David G. C. Hildebrand

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Electron microscopic connectomics is an ambitious research direction with the goal of studying comprehensive brain connectivity maps by using high-throughput, nanoscale microscopy. One of the main challenges in connectomics research is developing scalable image analysis algorithms that require minimal user intervention. Recently, deep learning has drawn(More)
The automated tape-collecting ultramicrotome (ATUM) makes it possible to collect large numbers of ultrathin sections quickly-the equivalent of a petabyte of high resolution images each day. However, even high throughput image acquisition strategies generate images far more slowly (at present ~1 terabyte per day). We therefore developed WaferMapper, a(More)
As the size of image data from microscopes and telescopes increases, the need for high-throughput processing and visualization of large volumetric data has become more pressing. At the same time, many-core processors and GPU accelerators are commonplace, making high-performance distributed heterogeneous computing systems affordable. However, effectively(More)
The alignment of serial-section electron microscopy (ssEM) images is critical for efforts in neuroscience that seek to reconstruct neuronal circuits. However, each ssEM plane contains densely packed structures that vary from one section to the next, which makes matching features across images a challenge. Advances in deep learning has resulted in(More)
We demonstrate that the problem of fitting a plane of mirror symmetry to data in any Euclidian space can be reduced to the problem of registering two datasets. The exactness of the resulting solution depends entirely on the registration accuracy. This new Mirror Symmetry via Registration (MSR) framework involves (1) data reflection with respect to an(More)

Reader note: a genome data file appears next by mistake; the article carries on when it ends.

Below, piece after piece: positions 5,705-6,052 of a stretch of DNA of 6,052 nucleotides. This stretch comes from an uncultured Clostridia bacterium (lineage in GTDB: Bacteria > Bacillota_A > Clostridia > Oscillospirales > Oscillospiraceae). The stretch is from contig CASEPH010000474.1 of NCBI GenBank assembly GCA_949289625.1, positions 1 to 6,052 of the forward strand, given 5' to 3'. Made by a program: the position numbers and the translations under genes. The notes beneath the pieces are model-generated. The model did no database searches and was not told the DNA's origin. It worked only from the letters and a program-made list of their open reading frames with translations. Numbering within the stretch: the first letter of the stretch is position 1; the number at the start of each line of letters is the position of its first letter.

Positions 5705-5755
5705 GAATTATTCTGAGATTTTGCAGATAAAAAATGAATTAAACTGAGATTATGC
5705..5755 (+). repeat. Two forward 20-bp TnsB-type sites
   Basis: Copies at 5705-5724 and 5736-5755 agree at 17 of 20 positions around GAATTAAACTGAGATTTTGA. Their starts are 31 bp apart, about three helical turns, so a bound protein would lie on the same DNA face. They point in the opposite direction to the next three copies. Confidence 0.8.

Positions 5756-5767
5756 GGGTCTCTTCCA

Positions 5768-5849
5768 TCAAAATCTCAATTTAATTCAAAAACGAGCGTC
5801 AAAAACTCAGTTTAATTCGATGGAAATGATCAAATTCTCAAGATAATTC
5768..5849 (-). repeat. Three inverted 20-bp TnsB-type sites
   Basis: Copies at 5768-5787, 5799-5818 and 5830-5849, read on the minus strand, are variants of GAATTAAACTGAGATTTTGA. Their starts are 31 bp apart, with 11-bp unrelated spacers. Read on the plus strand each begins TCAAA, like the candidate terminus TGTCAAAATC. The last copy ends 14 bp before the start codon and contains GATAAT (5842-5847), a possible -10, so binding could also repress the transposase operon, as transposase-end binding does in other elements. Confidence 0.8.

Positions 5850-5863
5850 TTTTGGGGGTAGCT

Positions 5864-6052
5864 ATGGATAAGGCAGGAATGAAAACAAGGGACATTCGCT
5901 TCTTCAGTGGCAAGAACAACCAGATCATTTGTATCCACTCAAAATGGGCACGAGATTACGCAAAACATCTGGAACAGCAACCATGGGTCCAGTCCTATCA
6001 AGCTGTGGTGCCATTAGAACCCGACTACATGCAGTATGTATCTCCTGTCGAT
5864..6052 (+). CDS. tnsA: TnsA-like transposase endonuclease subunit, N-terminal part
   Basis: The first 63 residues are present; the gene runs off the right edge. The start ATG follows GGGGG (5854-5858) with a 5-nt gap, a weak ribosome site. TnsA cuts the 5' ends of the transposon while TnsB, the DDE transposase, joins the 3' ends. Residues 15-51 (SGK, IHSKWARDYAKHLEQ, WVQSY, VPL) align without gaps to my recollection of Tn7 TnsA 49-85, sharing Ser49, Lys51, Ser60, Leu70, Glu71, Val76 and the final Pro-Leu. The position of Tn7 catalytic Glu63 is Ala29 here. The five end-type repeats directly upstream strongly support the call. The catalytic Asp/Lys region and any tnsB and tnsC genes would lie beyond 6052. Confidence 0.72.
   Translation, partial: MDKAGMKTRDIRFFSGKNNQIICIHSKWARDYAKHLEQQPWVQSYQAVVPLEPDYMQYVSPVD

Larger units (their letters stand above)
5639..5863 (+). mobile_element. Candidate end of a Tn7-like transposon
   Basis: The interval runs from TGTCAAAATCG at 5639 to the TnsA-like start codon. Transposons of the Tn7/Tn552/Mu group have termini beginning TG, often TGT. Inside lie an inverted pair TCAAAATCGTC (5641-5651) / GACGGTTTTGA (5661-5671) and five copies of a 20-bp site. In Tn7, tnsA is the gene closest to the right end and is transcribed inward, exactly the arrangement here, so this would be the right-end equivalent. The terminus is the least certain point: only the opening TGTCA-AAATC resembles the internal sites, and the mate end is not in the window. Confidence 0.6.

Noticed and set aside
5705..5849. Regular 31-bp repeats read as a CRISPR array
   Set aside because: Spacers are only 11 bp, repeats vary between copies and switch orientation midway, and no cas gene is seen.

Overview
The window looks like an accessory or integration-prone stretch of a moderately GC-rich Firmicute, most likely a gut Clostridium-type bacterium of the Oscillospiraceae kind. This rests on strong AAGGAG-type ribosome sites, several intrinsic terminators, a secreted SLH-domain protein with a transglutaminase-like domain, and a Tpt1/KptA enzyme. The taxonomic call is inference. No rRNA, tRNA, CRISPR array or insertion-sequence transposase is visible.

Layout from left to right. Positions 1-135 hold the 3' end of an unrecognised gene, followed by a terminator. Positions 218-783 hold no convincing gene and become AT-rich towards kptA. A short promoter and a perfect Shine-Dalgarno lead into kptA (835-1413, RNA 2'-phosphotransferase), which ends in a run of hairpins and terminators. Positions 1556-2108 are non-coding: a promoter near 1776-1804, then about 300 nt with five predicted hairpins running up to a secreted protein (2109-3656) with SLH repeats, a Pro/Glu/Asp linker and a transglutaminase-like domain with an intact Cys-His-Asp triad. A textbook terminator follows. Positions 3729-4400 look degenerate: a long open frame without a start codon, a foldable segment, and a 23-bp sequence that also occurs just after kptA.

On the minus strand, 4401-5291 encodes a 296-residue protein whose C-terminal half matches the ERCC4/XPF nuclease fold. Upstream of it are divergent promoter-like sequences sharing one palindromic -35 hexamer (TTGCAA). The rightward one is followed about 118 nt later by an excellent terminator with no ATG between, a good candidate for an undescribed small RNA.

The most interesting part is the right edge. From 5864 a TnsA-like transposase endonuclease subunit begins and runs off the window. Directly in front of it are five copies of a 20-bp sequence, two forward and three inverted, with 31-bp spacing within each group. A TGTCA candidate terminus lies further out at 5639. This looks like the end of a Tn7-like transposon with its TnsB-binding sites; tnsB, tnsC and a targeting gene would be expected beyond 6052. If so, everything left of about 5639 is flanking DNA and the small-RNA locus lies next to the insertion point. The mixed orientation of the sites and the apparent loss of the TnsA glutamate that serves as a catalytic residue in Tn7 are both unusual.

One of the major challenges in genomics is to understand the function of gene products from their 3D structures. Computational methods are needed for the high-throughput prediction of the function of proteins from their 3D structure. Methods that identify active sites are important for understanding and annotating the function of proteins. Traditional(More)
BACKGROUND The nucleus accumbens (NAc) plays a key role in brain reward processes including drug seeking and reinstatement. Several anatomical, behavioral, and neurochemical studies discriminate between the limbic-associated shell and the motor-associated core regions. Less studied is the fact that the shell can be further subdivided into a dorsomedial(More)
High-resolution serial-section electron microscopy (ssEM) makes it possible to investigate the dense meshwork of axons, dendrites, and synapses that form neuronal circuits. However, the imaging scale required to comprehensively reconstruct these structures is more than ten orders of magnitude smaller than the spatial extents occupied by networks of(More)
The detailed reconstruction of neural anatomy for connectomics studies requires a combination of resolution and large three-dimensional data capture provided by serial section electron microscopy (ssEM). The convergence of high throughput ssEM imaging and improved tissue preparation methods now allows ssEM capture of complete specimen volumes up to cubic(More)
Calcium imaging with cellular resolution typically requires an animal to be tethered under a microscope, which substantially restricts the range of behaviors that can be studied. To expand the behavioral repertoire amenable to imaging, we have developed a tracking microscope that enables whole-brain calcium imaging with cellular resolution in freely(More)